Turnout will be key for the outcome of the elections. If it stays low, the most recent opinion polls suggest that the biggest Romanian party, the Social Democrats (PSD), will have the strongest chance to obtain a majority with the help of a minor Liberal partner party, ALDE. If turnout will be higher, analysts see a better chance for a future governing alliance between the second biggest party, the Liberals (PNL), with the newly formed Save Romania Union (USR), a political movement established just before the start of the electoral campaign.
The future government will have to receive the approval of President Klaus Iohannis. Iohannis - who has been the leader of the PNL before taking office - has said he would not name a prime minister with a criminal record, as is the case of the PSD leader.
The legacy of a fire disaster
The polls come after a year of technocratic government which had little room for maneuver. The government led by Dacian Ciolos, a former European commissioner seen as a career technocrat, took office after the fall of the PSD-led government of Victor Ponta.
Ponta was forced to resign in late 2015 following massive protests sparked by a nightclub fire in Bucharest, which killed dozens of young people. The fire was blamed on endemic corruption which allowed the Colectiv nightclub to host concerts in improper conditions. Popular fury, especially in Bucharest and other major cities, intensified as news began to come about the terrible ways people injured in Colectiv were treated in Romanian hospitals, following dubious decisions by the Ponta government.
2016 was a year when the government led by Dacian Ciolos gained popular support especially among the elites, as it made reforms in fields such as health, education and administration. But it had very little room to act in other sectors, as it had to accept members pushed by the Social Democrats and still had to face a Parliament dominated by the Social Democrats.
2016 was a year which saw an intensified campaign against graft, spearheaded by the National Anti-Corruption Department (DNA), a body led with an iron fist by Laura Codruta Kovesi. The campaign against graft hit all parties and especially the PSD, with PSD leader Liviu Dragnea himself receiving a suspended prison sentence for illegal actions in a previous poll. Former PM Victor Ponta (PSD), Senate Speaker Calin Popescu Tariceanu (leader of PSD partner party ALDE) and many other prominent MPs and decision makers have been facing criminal investigations over graft, abuse in office and related charges. The same happens with prominent members of the Liberal party, such as former party co-leader Vasile Blaga.
2016 was also a year of major media investigations into abusive health issues - from the maltreatment of Colectiv victims to hospital conditions, to widespread corruption at the highest levels of Romanian hospitals and health organisations, to an investigation dating just two days ago about a decorated doctor experimenting on child patients. Many of these have been blamed on health policies of Romanian governments in the past 26 years, but especially to the PSD government and the PSD-controlled local authorities in Bucharest who have served for the past several years.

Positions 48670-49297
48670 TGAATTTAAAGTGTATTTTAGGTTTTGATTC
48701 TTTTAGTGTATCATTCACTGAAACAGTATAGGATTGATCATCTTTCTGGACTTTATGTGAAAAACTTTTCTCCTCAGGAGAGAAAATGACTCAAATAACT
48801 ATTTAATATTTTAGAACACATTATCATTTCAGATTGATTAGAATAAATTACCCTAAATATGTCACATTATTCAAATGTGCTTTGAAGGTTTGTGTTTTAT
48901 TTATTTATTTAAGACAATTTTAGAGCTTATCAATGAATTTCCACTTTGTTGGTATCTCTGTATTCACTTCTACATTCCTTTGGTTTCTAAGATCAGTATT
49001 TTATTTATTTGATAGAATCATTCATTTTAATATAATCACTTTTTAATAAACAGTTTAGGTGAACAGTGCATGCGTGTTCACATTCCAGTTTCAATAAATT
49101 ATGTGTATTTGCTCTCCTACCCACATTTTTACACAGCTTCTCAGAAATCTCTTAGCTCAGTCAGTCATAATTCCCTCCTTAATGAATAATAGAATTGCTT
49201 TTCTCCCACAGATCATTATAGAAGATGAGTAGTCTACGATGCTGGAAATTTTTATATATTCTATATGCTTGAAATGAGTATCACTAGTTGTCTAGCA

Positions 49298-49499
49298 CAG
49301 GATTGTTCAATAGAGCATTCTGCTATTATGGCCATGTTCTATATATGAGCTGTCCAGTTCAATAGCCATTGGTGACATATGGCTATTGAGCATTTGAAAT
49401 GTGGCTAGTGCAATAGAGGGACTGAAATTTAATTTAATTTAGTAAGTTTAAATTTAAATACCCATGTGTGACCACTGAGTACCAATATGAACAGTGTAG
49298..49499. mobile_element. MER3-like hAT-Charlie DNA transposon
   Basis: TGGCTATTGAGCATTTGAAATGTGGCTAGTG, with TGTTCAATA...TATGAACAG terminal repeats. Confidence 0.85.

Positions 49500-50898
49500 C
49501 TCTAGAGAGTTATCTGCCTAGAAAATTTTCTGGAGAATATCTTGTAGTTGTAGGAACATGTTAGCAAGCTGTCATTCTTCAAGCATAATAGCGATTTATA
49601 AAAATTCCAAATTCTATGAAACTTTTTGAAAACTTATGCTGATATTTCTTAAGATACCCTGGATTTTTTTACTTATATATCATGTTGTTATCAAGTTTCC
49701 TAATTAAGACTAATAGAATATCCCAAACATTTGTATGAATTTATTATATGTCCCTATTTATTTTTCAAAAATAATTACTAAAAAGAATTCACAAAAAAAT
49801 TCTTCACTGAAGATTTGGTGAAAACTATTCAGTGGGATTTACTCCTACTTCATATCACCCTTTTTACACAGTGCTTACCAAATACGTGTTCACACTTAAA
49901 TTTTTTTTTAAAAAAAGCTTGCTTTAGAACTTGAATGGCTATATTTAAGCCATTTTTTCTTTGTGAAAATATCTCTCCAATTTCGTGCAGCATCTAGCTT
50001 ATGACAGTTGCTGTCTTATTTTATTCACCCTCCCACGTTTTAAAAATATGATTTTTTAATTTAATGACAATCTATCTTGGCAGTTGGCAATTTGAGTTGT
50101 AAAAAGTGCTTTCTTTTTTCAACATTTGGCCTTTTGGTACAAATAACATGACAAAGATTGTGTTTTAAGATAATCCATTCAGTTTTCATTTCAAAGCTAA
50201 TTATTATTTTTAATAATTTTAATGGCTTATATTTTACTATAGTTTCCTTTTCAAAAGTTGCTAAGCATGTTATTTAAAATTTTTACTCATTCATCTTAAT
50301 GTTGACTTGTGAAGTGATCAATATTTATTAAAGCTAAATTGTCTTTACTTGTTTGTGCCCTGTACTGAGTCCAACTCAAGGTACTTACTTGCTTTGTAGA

PSD stays strong
But in June 2016 the PSD made major gains in local elections across the country, including capital city Bucharest. And the latest polls of the parliamentary campaign it retained a major lead over the second biggest party, PNL. Analysts say that if PSD ally ALDE confirms polls and crosses the 5% threshold and enters the Parliament, a redistribution of votes from parties who failed to cross that threshold may have a chance to boost PSD-ALDE above the 50% threshold needed to form the government.
How is this possible?
PSD has been part of the Romanian government for more than half of 26 years since the fall of Communism. It is the strongest party across the country, with the best territorial organisation. It is also overwhelmingly influential in rural areas and the poorest regions of the country, deeply disconnected from the progress in Bucharest and other major cities.
And the PSD has the strongest support from key news outlets, including most TV news channels. One of them is owned by a former ally, businessman and politician Dan Voiculescu, currently in prison. Another is controlled by Sebastian Ghita, a businessman turned politician who has close ties to former PM Victor Ponta and who is currently facing criminal investigations.
These and other media have been running unprecedented campaigns to smear political rivals, including the "technocrats" as a whole, but mainly PM Ciolos and key members of his government. Ghita split with the PSD and is running for a new seat in the Parliament as a representative of a far-right party.